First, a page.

I have lived in Florida for years and yet, I had no idea April is Fresh Florida Tomatoes Month. Someone is doing a seriously terrible job about spreading that message! There should be TV spots and banners festooned in supermarkets and farmer’s markets promoting April as Fresh Florida Tomatoes Month.
During this month long campaign, stickers should be placed on each tomato stating slogans that “A little lycopene a day keeps heart disease and cancer away”. After all, why should apples be the only fruit known for keeping doctors and disease away? For as many wonderful health benefits tomatoes offer, it is a fruit that rightfully deserves a month long celebration.
Tomatoes are a great source of antioxidants such as Vitamin C, Vitamin A as well as full of potassium and iron. In the health industry, tomatoes and its lycopene properties are well known to significantly reduce one’s risk of stroke, cancer and heart disease with each serving (10,000 micrograms of lycopene per day according to Harvard Health Publications).
As part of this Fresh Florida Tomatoes Month campaign, along with educating the public of the healing properties of tomatoes, someone should demonstrate the proper way to select a tomato. For example, no matter the variety, tomatoes should be a rich red color, firm with no soft spots and free from damage. Don’t be shy to sniff your pick because the nose knows the best one. It should smell like a tomato fresh picked from the vine.
However, if only unripe tomatoes can be found, store them in a paper bag for a couple of days. Once they’re ripe, store them in a cool place, approximately 55 degrees F. Cut tomatoes should be stored in a properly sealed container for only a few days.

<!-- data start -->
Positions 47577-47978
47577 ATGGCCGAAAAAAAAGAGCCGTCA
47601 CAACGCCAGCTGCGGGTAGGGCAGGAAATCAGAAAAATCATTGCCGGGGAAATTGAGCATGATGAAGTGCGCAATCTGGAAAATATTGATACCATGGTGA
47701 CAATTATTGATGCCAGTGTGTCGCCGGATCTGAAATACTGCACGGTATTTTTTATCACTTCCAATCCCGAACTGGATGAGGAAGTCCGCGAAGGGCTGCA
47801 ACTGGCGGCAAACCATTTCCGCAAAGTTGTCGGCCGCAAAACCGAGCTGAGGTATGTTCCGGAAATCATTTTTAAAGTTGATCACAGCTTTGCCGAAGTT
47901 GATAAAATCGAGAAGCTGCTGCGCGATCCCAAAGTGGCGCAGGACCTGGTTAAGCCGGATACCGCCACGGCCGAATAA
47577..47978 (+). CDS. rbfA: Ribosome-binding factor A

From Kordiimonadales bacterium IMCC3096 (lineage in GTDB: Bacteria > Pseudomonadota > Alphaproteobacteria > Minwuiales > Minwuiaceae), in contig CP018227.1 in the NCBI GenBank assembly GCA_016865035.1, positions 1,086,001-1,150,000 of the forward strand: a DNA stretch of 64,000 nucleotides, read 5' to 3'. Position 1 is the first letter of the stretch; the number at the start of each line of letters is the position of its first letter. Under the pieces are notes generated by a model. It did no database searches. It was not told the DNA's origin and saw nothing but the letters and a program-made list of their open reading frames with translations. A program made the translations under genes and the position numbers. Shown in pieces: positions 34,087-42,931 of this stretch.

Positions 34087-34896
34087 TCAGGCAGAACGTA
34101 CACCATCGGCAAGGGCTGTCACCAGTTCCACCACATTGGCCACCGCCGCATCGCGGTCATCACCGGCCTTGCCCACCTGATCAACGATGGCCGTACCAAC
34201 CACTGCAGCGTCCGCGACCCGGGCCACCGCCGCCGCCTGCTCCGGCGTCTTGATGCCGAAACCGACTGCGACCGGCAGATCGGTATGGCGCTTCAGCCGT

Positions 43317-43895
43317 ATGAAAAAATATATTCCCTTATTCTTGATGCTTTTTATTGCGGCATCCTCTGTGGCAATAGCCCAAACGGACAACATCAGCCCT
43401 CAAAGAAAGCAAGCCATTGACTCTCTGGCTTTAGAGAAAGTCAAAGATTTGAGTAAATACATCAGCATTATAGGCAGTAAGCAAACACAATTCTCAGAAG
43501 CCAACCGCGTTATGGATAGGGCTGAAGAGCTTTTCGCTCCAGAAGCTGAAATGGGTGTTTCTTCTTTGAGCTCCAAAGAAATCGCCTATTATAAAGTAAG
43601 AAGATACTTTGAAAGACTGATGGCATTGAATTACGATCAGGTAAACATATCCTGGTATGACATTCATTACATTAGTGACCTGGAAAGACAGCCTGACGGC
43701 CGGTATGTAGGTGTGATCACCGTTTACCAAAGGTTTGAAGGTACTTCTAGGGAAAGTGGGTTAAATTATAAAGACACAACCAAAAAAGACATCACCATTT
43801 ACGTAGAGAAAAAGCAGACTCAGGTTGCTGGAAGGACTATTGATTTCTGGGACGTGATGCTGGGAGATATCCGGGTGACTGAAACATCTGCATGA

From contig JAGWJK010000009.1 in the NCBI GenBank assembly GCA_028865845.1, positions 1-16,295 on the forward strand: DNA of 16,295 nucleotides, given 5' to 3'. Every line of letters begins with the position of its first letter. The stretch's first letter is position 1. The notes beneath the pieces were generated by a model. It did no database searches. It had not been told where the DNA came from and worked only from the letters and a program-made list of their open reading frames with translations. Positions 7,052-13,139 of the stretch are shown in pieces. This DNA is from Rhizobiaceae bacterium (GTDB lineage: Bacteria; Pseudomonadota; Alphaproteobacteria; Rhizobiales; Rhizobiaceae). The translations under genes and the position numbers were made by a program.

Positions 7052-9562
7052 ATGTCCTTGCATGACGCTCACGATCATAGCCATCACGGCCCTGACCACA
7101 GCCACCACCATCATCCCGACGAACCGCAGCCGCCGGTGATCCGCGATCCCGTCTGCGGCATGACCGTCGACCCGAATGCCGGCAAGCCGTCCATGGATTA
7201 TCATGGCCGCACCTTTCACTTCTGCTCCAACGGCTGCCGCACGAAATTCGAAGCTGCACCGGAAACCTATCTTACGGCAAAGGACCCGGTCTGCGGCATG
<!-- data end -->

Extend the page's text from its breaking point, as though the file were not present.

For this Caprese Panini recipe, I selected a few gorgeous, bright red Ugly Ripe Tomatoes. Do not let the name fool you. This variety of tomato has such a bright, rich tomato garden-fresh taste that you can never eat a pretty boring flat tasting tomato again.
Since I don’t own a press to make a restaurant perfect panini, preparing a pressed panini at home took a little creativity and ingenuity.
I used a grill pan as the base to make pretty pressed lines. I placed a cutting board on top of the sandwich as it grilled. For a little extra weight, I placed a heavy stoneware pot on top to complete the poor’s man press. After a few minutes, I flipped the panini and repeated the stacked piled press process.
- 1 Loaf crusty bakery fresh Italian bread (cut into 1-inch thick slices (I used 5-grain Italian bread.))
- 1 large ripe tomato (cut into ¼ -inch slices)
- 1 14 oz package sliced fresh mozzarella
- 10-12 fresh basil leaves
- Balsamic vinegar
- Extra Virgin Olive Oil
Heat pan on a low to medium heat. Prepare pan by lightly brushing with olive oil or spray with non-stick cooking spray.
Add 1 slice of Italian bread to pan. Lay approximately two slices of slices mozzarella on top of bread. Place a couple of basil leaves on top of the mozzerella and drizzle with olive oil and balsamic vinegar. Add another slice of bread on top and press sandwich for about 3-4 minutes or until cheese shows signs of melting.
Flip sandwich; grill and press for a few more minutes. The mozzarella cheese should be warmed through and slightly melted.
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